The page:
Day in the life of . . . a digital journalism lecturer

Published: 22 Aug 2017 By Richard Doughty

Ian St Peters 2

Ian St Peters (57) worked as a local radio and print journalist before being trained on the job as a lecturer in 2002 at Burton College in Staffordshire. After teaching in Birmingham for six years, Ian joined Watford’s West Herts College in 2010 where he runs BTec courses in digital journalism and adult learning courses in creative writing

How did you move across from journalism to teaching?

It’s a strange story. I had absolutely no ambition to teach. I’d spent my whole career in journalism. I left school at 16 and travelled the world as a DJ before getting my first job as a reporter at BBC Radio Derby, and then moved into local newspapers before returning to local radio as a freelance, including weekends as a football commentator covering Aston Villa,West Bromwich Albion and England games. 

In August 2001 I was walking past my local sixth form college in Burton on Trent and noticed it was open day. I walked in and had a look at their teacher training material. When I told a staff member I was a journalist mildly interested in teacher training, she introduced me to the head of sixth form who told me they were looking for someone to teach GCSE media studies – would I be interested? I said what about teacher training? “We’ll do that for you on the job,” she replied. I mulled it over for 24 hours and accepted! A week later I was wracking my brains to prepare my first lesson when a news flash came on the radio saying an aeroplane had hit one of the twin towers in New York. The following day everyone was talking about 9/11. A first lesson I will never forget!"

What is your main role in college?

I’ve never wanted to do anything else but be in the classroom…I just love working with the students every day. However, journalism has changed so much in recent years and we not only have to teach students how to write but also how do handle video, audio, social media, websites, online uploads . . . I’m also a personal tutor to groups of students, looking after them pastorally, listening to their cares and supporting them … it’s all part of the job.

What courses are you responsible for?

A full-time BTec level 3 digital journalism course for 16- to 18-year-olds during the day and then two evenings a week of creative writing for adult learners (aged 18-80 plus).

What’s a typical day?

I have to carefully prepare for every lesson and have my resources and online programs like PhotoShop and InDesign in place. My colleagues and I continually discuss student progress and then in class I check attendance, explain what the lesson is about, and set students aims and objectives, such as to write, plan and create a 3-minute radio news bulletin. The days of 'chalk and talk' have long gone so it is important to involve students in practical activities to stimulate them. The teaching is enjoyable but quite intense – as we have to got to get through whatever is planned for that day in the two to three hours timetabled for that session.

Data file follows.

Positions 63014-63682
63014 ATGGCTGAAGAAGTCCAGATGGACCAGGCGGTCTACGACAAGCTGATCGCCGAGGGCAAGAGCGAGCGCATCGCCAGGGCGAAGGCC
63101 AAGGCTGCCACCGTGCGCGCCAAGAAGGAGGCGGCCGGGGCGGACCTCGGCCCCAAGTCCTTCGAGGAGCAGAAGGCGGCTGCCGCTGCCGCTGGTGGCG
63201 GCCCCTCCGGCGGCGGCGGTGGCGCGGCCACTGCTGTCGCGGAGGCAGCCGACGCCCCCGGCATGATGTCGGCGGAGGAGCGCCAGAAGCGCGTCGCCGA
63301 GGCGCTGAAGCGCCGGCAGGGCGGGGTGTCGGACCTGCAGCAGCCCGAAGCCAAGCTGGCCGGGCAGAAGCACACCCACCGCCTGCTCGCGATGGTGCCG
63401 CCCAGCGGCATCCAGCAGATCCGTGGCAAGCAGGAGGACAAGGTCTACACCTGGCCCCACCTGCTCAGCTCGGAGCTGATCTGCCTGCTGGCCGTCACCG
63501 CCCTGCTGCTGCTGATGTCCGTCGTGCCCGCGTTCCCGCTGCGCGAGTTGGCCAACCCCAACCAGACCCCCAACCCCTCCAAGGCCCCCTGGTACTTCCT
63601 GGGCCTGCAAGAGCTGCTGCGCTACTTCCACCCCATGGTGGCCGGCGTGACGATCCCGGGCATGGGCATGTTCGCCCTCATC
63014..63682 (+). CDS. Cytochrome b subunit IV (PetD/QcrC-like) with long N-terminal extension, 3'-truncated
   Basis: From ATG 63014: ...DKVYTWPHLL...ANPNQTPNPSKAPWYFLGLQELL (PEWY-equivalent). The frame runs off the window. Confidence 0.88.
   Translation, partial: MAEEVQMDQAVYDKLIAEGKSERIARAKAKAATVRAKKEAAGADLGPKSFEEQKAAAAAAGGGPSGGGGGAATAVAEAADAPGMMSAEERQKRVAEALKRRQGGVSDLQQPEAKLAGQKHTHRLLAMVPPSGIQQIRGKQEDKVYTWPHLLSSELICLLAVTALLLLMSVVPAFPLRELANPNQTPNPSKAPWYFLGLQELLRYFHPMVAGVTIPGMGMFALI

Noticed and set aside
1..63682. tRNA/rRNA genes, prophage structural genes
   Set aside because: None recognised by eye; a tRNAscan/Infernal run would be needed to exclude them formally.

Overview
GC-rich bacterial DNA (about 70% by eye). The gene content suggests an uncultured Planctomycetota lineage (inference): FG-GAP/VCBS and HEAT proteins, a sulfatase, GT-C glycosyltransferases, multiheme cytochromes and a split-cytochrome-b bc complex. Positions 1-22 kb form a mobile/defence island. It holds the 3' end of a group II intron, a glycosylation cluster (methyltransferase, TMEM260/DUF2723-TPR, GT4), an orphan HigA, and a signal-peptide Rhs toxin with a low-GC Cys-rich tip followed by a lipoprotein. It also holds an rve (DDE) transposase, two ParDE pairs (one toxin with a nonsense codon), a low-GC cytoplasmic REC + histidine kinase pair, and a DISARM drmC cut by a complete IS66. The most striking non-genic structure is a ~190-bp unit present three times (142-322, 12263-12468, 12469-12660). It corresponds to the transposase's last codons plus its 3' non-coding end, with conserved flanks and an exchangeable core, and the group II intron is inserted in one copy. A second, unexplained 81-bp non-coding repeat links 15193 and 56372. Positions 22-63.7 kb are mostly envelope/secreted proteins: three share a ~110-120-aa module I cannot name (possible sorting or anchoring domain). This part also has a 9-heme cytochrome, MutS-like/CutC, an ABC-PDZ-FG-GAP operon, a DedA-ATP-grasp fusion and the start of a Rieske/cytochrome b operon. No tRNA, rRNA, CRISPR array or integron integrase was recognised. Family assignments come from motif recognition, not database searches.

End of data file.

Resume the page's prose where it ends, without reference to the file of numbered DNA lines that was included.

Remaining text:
How many students study journalism?

On average, we have two first-year and two second-year groups that can vary from 40 to 60 in total across the two years. Around 60-65% of students go on to university and the rest enter the industry or find jobs elsewhere. The skills we teach them are transferable and useful outside college, no matter what career they follow. 

What’s a good day in college?

When my lessons go well, the students learn and they are excited and inspired. I can sense that by the way they go in for an activity like planning a news bulletin or writing a script for a TV presentation. If a lesson is ticking along nicely, there’s no better feeling.

What is the most challenging part of your job?

Working through a heavy syllabus and getting the students to complete all the work throughout the year. We seem to have less time each year to complete more work which makes BTec courses intense with students expected to do a lot more work outside college. The introduction of exams in the new syllabus will increase the workload. We also have to tailor teaching to each student to ensure everyone is learning – they all have different learning styles and some pick things up quicker than others.

What personal skills and qualifications do you need?

Considerable experience as a working journalist, thinking on your feet (no day is the same which is what makes the job so brilliant), and being confident . . . if not, the students will see through you! They have to believe what you are teaching them and take it on, plan it and do it themselves. I have a degree in education through Nottingham Trent University which I studied for part-time over four years (2002-2006) when I started teaching.

Are there students you are particularly proud of?

Many come direct from school and start quite shy and insular so it’s great to see them grow in confidence by the end of the course – as a journalist, you have to be able to speak to and interview people of all ages. We had one shy lad who has now gone on to university and done really well, building up his own blog and regularly posting interviews with Indie bands on his website. Another started out in music technology, didn’t take to it, switched courses to journalism and has never looked back. He is now sub-editing on a national  newspaper.

What gets you up in the morning?

I just love to see students learn and better themselves. If I can inspire them to become better people, my job’s done.

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